2) Don’t use auto follow and more importantly don’t use auto follow with a sales pitch attached. This is another form of interruption marketing that might sound like a good idea but in a social media context it will not typically be received well. Social media is all about the conversation so if it isn’t something you would say to someone you’ve just met in a social situation then don’t say it here. Build your relationships and listen to what people need. Once they learn what you do they will be more than happy making use of your services and passing out references.

3) Use a picture of yourself. Sure, you may work for the biggest company in the world but social media is about the connection between individuals. Seeing a face will allow your audience to get to know you on a completely different level while building your own personal brand. An amazing example of this is Frank (@ComcastCares on twitter). Frank has changed many peoples views on Comcast as a company including mine but we all know him as Frank. If he was just a number within the company we wouldn’t have the faith in him we do.

4) Allow people to opt out. You can’t hold people hostage to your subscription services. Respecting peoples space is very important. I have seen numerous situations where followers have tried to unsubscribe to services for one reason or another and were unable to. This hurts your credibility and can cause followers to share negative opinions of you online which of course isn’t a great idea in terms of reputation management.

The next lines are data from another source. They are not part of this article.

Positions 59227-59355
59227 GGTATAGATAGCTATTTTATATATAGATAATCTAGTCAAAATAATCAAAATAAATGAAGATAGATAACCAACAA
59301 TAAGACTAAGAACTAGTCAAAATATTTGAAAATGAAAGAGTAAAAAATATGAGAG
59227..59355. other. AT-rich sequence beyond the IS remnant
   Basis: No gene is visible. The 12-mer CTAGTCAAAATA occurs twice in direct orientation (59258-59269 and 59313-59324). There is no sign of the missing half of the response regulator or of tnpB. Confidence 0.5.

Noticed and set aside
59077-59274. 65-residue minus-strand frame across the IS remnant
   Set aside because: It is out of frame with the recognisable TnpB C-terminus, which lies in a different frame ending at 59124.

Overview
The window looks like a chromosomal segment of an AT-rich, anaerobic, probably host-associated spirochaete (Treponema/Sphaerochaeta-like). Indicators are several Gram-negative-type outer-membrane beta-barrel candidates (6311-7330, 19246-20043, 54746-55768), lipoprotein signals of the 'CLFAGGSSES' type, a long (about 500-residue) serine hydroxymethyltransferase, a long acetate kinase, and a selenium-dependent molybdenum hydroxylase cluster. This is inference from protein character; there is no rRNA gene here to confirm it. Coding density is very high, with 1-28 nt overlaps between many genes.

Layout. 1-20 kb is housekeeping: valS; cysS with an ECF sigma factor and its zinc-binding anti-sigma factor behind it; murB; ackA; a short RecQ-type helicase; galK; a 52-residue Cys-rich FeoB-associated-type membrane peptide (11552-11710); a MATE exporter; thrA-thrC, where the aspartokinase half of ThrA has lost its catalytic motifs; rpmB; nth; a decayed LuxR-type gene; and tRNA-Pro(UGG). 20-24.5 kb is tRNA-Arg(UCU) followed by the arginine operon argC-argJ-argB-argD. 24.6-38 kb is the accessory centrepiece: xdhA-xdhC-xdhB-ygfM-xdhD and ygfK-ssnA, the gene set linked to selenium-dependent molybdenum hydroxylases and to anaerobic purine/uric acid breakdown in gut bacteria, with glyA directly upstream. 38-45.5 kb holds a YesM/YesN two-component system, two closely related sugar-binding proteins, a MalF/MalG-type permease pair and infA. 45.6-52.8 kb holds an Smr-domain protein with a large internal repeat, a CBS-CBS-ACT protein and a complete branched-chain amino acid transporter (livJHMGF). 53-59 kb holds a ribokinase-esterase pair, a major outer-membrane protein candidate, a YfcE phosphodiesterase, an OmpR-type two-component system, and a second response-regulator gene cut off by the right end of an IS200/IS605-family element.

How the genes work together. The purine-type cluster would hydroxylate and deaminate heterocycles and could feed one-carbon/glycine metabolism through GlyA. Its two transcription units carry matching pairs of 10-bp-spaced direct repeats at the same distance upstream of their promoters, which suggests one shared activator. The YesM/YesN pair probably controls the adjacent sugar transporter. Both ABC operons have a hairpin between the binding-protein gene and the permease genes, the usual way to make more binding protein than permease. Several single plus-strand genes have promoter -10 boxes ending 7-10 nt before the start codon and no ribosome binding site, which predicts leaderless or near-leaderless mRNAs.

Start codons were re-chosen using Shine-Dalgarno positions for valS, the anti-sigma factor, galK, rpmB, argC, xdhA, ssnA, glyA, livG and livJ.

5) Don’t remove yourself from the conversation. Allow people to comment on your blog entries and media portals such as Facebook and Myspace. By disabling comments to protect yourself from outside opinions you remove yourself from the conversation. This means any chance of building advocacy or reputation management is lost. People will still share their opinions but now they will be forced to do so outside of your environment resulting in even less control. Address negative posts and thank the positive. Remember, sometimes losing control to a degree is the best way to maintain control.

Please let me know your questions and thoughts. Social media is ever evolving opportunity so jump into the conversation and maybe we can all learn something.

For more cool social media and business awesomeness check out Above the Buzz


Curing Brand Schizophrenia

Posted in Articles, Media with tags , , , , , , , , on September 12, 2008 by mediapirate

and keeping your business on the same page

Like most small business owners you deal with multiple tasks throughout the day, not the least of which is how to present a positive marketing image for your company. The question is, how do you present your company in multiple mediums effectively and consistently while maintaining the other aspects of your company?

For years businesses have hired separate companies each specializing in their own medium of communication; print, web, marketing, public relations, video and audio. These specialists may be the ideal solution for a company with internal brand management but what about the small business? Not every organization has the resources necessary to support the cost of independent services or the time required to manage multiple companies to achieve a cohesive package.

The answer is integrated services! Integrated services means that one company (Your chosen Integrated Media Provider) contains the knowledge to bring all of your media resources together maximizing the power of your marketing and the price you pay for it.